The same aspect can be observed in other Contracting States of the Convention. Fatima Akaddaf [37] explains that "international trade law in the region [of Islamic tradition] can benefit from the power of adaptability of the Shari'a,[38] which will make treaties as the CISG fully compatible with the principles of Islamic law".

Taking into account the fact that commercial rules in Finland are very sparse, Tuula Ämmälä [39] explains that "the most important set of rules can be found in the United Nations Convention on Contracts for the International Sale of Goods, which Finland adhered, entering into force on January 1st 1989".

In conclusion, in light of what has been observed, in spite of its limitations and shortcomings, the Convention is an extremely important step toward a safer and more balanced regulation of contracts for the international sale of goods.

2. THE CISG AND THE BRAZILIAN REALITY

Despite the natural interest concerning the CISG, mainly regarding the idea that the Convention represents, in order to analyze the advantages and disadvantages of and eventual accession by Brazil in a wider and more complete way, it is required not only to understand the important phenomenon of the search for legal certainty, but also to investigate the adequacy of the CISG text to the Brazilian social and legal reality. In other terms, a global trend for the harmonization of international commercial law [40] is not enough; it is not enough for the CISG to be a result of the efforts of innumerable scholars representatives of diverse legal systems;[41] it is not enough that it has been ratified by 74 countries responsible for more than three quarters of international commercial transactions;[42] it is not enough that, in 20 years of validity, it has vast repositories of international scholarly writings and case law, carefully organized and accessible, especially in English language, to whoever wants to research.[43] To make all of this relevant, the CISG text must be satisfactory for the Brazilian public.

In this sense, firstly it is important to clarify how the integration of the Convention to the Brazilian legal system will happen, by defining in general lines its scope of application.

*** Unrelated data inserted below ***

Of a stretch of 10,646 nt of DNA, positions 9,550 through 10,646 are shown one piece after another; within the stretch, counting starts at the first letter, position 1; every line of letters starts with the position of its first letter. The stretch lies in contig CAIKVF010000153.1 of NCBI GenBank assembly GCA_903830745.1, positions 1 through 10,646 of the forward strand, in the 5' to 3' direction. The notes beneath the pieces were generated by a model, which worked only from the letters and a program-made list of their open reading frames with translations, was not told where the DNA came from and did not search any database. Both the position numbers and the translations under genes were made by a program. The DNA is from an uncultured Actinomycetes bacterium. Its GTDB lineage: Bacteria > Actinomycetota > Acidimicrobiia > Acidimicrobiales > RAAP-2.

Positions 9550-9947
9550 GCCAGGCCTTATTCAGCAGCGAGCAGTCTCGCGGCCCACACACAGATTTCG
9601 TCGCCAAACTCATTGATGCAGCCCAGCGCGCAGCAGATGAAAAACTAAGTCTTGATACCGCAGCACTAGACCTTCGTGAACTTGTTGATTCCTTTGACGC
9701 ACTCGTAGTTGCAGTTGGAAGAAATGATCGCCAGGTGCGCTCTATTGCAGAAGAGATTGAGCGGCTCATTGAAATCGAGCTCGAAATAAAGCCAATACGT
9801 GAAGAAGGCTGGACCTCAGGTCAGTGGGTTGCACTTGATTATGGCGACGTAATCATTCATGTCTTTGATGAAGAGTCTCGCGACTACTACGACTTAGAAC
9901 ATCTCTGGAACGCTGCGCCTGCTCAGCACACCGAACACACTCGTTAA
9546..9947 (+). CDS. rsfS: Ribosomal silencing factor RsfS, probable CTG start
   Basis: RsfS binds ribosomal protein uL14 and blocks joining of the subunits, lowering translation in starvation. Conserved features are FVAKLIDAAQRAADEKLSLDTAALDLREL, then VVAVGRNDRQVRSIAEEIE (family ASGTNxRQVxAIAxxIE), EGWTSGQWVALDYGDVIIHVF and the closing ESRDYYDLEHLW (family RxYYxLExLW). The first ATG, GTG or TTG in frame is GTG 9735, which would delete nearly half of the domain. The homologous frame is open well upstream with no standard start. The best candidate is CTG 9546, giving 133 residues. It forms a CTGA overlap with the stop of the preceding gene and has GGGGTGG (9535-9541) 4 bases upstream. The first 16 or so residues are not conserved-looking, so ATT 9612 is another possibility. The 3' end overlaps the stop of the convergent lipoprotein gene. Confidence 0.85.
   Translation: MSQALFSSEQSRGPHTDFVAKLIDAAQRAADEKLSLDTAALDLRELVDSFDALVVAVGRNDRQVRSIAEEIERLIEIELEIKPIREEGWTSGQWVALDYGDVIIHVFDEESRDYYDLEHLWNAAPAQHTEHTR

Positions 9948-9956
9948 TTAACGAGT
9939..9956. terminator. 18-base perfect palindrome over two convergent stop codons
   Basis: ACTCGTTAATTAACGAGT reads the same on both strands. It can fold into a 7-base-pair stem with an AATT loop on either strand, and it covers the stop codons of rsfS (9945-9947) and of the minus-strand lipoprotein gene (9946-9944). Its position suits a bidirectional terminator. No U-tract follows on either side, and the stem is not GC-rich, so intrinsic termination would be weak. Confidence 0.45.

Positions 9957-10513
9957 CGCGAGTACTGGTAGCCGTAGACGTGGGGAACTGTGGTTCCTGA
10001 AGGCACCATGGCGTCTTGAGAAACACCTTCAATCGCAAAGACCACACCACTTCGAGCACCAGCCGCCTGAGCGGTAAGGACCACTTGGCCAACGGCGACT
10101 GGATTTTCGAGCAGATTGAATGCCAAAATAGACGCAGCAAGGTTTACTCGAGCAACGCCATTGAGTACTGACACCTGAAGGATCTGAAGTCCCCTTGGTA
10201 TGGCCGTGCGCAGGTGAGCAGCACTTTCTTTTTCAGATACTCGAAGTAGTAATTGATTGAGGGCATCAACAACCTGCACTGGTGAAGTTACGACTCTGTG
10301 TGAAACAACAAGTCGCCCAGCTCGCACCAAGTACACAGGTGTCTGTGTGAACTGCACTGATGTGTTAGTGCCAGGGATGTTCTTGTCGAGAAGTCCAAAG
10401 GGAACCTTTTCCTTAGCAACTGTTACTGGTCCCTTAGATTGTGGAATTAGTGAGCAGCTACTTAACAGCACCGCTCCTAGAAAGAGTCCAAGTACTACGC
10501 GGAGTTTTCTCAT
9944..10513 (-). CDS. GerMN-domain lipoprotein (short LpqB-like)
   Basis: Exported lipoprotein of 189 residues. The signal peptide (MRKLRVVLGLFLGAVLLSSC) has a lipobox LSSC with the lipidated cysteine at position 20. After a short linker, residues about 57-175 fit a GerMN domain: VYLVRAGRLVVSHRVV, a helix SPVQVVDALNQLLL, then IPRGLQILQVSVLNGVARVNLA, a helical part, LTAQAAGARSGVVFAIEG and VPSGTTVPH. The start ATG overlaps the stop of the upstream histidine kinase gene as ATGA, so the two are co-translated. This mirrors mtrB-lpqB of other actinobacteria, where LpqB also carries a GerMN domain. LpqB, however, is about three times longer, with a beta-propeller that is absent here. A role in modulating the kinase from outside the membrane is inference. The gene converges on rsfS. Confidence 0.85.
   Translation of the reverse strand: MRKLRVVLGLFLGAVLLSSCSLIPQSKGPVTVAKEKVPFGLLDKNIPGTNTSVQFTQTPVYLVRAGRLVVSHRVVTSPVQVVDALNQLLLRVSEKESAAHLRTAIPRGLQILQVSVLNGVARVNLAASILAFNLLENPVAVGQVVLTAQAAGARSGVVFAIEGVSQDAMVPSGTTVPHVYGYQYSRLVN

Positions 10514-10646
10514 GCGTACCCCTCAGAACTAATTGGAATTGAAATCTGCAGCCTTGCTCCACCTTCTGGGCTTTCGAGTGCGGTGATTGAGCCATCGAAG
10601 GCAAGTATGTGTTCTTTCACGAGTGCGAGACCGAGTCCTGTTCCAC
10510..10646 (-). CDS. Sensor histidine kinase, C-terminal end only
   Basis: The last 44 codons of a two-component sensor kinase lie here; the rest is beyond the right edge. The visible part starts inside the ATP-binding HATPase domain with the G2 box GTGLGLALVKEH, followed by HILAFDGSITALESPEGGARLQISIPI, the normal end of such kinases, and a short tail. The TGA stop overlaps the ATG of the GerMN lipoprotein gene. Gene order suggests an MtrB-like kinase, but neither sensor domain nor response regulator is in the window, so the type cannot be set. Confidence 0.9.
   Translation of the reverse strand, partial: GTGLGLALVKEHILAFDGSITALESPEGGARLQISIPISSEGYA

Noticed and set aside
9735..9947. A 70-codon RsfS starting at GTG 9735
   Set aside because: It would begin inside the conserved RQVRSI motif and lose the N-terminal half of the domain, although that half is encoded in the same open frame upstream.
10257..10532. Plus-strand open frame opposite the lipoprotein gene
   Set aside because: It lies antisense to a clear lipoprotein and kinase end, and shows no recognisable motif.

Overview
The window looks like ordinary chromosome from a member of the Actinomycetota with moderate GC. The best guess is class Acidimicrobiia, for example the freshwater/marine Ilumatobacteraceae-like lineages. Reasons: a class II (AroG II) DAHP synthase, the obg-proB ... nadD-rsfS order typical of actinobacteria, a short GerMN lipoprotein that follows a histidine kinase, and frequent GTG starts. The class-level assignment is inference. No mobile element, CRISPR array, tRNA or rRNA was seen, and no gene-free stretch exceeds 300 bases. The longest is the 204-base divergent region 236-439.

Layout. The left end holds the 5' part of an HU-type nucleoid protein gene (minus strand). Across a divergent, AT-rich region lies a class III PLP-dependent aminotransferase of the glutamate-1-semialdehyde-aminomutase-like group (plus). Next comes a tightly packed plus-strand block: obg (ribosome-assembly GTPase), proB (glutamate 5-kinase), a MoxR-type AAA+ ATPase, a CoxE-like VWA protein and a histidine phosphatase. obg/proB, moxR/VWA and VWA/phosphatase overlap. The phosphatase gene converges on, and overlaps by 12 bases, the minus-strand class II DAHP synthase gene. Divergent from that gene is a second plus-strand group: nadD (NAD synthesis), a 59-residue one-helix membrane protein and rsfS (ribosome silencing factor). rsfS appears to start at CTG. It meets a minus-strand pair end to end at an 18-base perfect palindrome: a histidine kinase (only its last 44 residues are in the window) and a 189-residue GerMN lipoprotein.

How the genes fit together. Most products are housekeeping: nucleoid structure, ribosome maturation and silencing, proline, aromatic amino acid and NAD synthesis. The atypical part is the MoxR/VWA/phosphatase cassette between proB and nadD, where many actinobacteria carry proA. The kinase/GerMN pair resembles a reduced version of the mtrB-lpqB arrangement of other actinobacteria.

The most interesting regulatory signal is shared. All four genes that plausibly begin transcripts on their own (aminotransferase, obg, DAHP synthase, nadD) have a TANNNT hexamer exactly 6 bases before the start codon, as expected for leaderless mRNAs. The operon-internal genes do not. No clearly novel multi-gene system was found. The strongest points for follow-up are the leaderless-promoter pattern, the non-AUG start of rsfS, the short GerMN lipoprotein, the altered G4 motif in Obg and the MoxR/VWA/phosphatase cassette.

The CISG is applicable to contracts for international sale of goods, executed between parties whose place of business are in different States, as long as such States are signatory of the Convention or that, in accordance with the rules of private international law applicable to the case, the contract is governed by the law of a Contracting State.[44] Thus, the first criterion to the application of the CISG is the international character of the contract, determined in virtue of the location of the place of business of the Contracting States.

Moreover, the exclusions mentioned on Article 2 must be observed, in which it is established the non applicability of the Convention when the goods are destined to personal, family or household use; or have been sold by auction; on execution or otherwise by authority of law; or are related to stocks, shares, investment securities, negotiable instruments or money; ships, vessels, hovercrafts and aircrafts; or electricity. In these cases, even if it the contract is about an international sale of goods where the requirements of the Article 1 are fulfilled, the Convention shall not be applied.

The sphere of application of the Convention is also restricted by the indication of the subject matter of the contract, i.e. sale, disregarding the possibility of its application on contracts in which the preponderant part of the obligations is the rendering of services, despite cumulated with the sale of goods.[45] Restriction also occurs by establishing the subject matters that are governed by the Convention: formation of the contract and buyer and seller's rights and obligations arising from such contract. There are also expressly excluded themes related to validity (of the contract, of contractual clauses or of any usage established between the parties), to the effects which the contract may have on the property in the goods sold and to the seller's liability for death or personal injury caused by the goods to any person.[46]